Location: Memphis, TN
When Kristin Fox-Trautman left her small town of Union City, Tennessee to attend Rhodes College in Memphis, it was what she learned outside of the classroom that had the greatest impact on her. “I grew up in a bubble,” she says, something she realized when she took full advantage of the many opportunities Rhodes provided her to be engaged in the community. Kristin filled her spare time with volunteering and internships that had her engaging with folks whose backgrounds differed greatly from hers. “I was transformed by all of my interactions in the city,” Kristin says. She was also dismayed by what she saw. Memphis has one of the highest child poverty rates in the country, and Kristin could not believe that so many of the nation’s most vulnerable and marginalized were all around her. “I was blown away by the disparity,” she says.
Armed with a BA in Religious Studies, Kristin graduated in 1998 and planned to continue her work in the community, focusing primarily on poverty. “I wanted to look at why poverty was so persistent,” she says, “and what could be done to help alleviate it.” Her efforts were soon directed at youth development work, focusing on engagement across the board. She worked with college students to create opportunities for them to connect and engage with the community. “I wanted to match up needs and resources going both ways,” Kristin says. “Because all people have gifts to give.” She notes that giving is often thought of as a one-way street but, she says, “it is best when it is mutual.” Kristin later added a graduate degree in Applied Anthropology from the University of Memphis to the mix, continuing the theme of “seeing culture as an asset and supporting positive change through community development.”
She met her husband, Lucas, in 1999 during the sign of peace at Memphis’s St. Patrick’s Church. He was equally committed to youth ministry and youth development and had been involved with trying to engage Memphis youth from a sports perspective. Kristin and Lucas moved to New Orleans and Savannah together, where Kristin taught high school social studies, before returning to Memphis. She then served as the Vice President of Youth Development for Bridges, a local nonprofit focused on bringing young people together to build community. Kristin and — also started a family, adopting two girls who are now 7 and 15. When her second daughter was born, Kristin decided she needed a different pace professionally and she stepped down from her position at Bridges to focus on freelance consulting for nonprofits.
Kristin’s daughters were adopted in open adoptions and Kristin and her family have maintained strong ties with her daughters’ relatives. Many of the older siblings have struggled to climb out of poverty, and Kristin has had a front-row seat to the challenges they have faced to find and keep employment. “I kept trying to help them get jobs,” she says, “but it was hard with limited resources and education. I saw the cycle firsthand.”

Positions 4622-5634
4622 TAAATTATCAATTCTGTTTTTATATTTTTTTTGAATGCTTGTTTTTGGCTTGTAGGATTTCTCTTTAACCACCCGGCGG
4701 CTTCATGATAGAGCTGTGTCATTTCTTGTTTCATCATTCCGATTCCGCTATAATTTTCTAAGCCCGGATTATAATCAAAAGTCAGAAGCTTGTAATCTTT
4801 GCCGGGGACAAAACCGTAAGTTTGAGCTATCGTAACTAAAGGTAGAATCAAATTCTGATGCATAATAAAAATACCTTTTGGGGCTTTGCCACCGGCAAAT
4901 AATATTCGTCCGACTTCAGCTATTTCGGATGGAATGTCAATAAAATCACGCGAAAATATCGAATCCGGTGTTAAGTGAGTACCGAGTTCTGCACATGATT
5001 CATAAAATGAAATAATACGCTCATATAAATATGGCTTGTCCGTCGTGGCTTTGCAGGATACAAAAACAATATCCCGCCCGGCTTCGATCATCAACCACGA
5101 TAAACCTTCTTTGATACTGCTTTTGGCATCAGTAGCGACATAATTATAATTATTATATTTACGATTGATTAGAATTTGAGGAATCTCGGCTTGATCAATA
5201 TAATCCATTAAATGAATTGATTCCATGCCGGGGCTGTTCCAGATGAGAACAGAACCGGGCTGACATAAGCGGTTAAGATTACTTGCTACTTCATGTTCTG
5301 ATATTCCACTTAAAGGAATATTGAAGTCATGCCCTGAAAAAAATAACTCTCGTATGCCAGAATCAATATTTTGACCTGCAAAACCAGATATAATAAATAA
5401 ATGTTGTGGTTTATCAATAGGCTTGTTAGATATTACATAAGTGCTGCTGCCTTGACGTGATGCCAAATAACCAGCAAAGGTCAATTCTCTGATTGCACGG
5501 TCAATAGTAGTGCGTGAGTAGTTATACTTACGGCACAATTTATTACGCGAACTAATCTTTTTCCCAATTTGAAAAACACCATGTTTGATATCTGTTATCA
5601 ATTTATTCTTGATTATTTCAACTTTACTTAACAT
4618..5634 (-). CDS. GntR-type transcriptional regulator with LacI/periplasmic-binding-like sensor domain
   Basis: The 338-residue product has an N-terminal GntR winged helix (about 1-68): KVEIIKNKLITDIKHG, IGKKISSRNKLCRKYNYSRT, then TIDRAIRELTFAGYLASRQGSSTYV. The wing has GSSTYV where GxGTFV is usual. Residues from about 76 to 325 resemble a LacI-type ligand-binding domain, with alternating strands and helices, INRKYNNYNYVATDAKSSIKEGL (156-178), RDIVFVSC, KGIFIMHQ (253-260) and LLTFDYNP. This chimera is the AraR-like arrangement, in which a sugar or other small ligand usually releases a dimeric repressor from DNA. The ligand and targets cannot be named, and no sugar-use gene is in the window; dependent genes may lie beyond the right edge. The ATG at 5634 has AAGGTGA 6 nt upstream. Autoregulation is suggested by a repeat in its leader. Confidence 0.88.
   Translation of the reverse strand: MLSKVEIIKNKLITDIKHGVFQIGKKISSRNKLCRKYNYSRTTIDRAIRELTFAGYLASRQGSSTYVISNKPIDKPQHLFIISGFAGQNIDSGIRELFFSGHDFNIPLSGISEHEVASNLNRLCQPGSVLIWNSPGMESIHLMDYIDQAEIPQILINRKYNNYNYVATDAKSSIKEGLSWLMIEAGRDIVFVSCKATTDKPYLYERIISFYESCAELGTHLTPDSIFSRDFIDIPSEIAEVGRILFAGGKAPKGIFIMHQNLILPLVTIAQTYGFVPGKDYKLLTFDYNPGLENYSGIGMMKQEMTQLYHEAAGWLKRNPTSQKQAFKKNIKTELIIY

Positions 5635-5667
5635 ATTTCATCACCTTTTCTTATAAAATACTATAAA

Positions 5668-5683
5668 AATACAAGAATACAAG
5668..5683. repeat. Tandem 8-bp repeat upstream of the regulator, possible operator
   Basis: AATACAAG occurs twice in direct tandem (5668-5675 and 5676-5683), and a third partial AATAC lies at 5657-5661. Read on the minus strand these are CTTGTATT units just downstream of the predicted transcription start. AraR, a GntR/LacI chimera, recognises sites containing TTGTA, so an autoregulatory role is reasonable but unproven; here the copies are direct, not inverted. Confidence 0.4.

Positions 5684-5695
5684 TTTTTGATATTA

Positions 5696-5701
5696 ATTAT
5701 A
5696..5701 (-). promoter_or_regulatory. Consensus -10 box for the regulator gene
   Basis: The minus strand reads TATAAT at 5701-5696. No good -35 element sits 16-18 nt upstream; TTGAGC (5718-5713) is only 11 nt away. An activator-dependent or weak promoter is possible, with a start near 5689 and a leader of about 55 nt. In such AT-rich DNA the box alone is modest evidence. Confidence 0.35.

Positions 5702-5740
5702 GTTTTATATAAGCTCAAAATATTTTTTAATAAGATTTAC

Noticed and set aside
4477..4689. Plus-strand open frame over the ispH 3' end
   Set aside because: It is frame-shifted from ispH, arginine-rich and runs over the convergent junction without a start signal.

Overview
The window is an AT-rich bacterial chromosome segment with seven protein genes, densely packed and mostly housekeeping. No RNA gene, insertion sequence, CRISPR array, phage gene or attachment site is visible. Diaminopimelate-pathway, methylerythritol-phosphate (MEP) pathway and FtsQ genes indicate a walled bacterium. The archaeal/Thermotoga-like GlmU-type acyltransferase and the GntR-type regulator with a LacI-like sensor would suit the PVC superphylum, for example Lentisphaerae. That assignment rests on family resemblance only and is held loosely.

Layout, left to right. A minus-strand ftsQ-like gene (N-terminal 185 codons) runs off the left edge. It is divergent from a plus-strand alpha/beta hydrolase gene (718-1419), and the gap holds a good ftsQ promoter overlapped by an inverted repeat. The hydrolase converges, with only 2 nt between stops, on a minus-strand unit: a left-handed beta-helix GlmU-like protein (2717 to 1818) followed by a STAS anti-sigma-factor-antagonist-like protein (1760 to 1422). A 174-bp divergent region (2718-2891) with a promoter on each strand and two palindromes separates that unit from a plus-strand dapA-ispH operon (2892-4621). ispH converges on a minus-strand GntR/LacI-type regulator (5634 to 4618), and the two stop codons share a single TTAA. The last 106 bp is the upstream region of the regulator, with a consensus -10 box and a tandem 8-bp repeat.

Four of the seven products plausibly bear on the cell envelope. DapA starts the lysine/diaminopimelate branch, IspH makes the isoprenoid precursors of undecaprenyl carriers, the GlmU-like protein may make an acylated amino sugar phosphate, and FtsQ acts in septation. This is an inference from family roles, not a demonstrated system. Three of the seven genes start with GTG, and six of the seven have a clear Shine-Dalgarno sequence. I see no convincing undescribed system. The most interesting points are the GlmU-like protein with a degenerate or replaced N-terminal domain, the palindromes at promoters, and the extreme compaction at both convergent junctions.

While Kristin was trying to help her daughter’s biological siblings find employment, she was mulling over a vision she had for creating a space of hospitality. “I wanted to provide a way to break out of the isolation we often feel when trying to make Memphis a better place to live,” she says. She loved the idea of combining her love of food and her desire to create a space for people to connect with one another with her desire to create living wage jobs. Fast forward to today, and Kristin happily oversees four full-time and three part-time employees at Inspire Community Café located in midtown Memphis.
She and her kitchen staff, all of whom have some sort of informal kitchen training and experience, held frequent working meetings in her kitchen to plan the menu and try out various items. “We wanted to make simple, fresh and delicious food,” she says, describing the menu they developed and first tried out in a food truck until they got their physical space. She worked with a newly graduated architecture student to plan the space, with the goal of making it “vibrant, warm and welcoming.”
Each month, Inspire Community Café features a different local nonprofit organization. They are featured on a prominent bulletin board in the café and are promoted through the café’s social media. They are also granted use of the café for board meetings and gatherings during the month they are featured and ten percent of the café’s net profit each month are directed to that month’s featured organization. Kristin also included an employee profit-sharing model in the café’s business plan, although she notes that “we are still working on getting a profit!”
Kristin has been blown away by the community’s response to the café. “People have been overwhelmingly positive,” she says, noting that the café has a lot of regulars who are now like family. Reflecting on the years of hard work to make the café a reality, all while everyone was working other jobs, she is filled with joy to see the embodiment of her vision for a community gathering place that supports the community in myriad ways. “Now that it is here,” Kristin says. “it is such a simple and beautiful thing.” Reflecting on the nonprofits who meet and collaborate at the café, the regulars who think of it as a second home, and the staff who now have jobs that provide them with both living wages and transferable skills, Kristin is so grateful for how well it has all played out. “This shows that our community really needed this,” she says.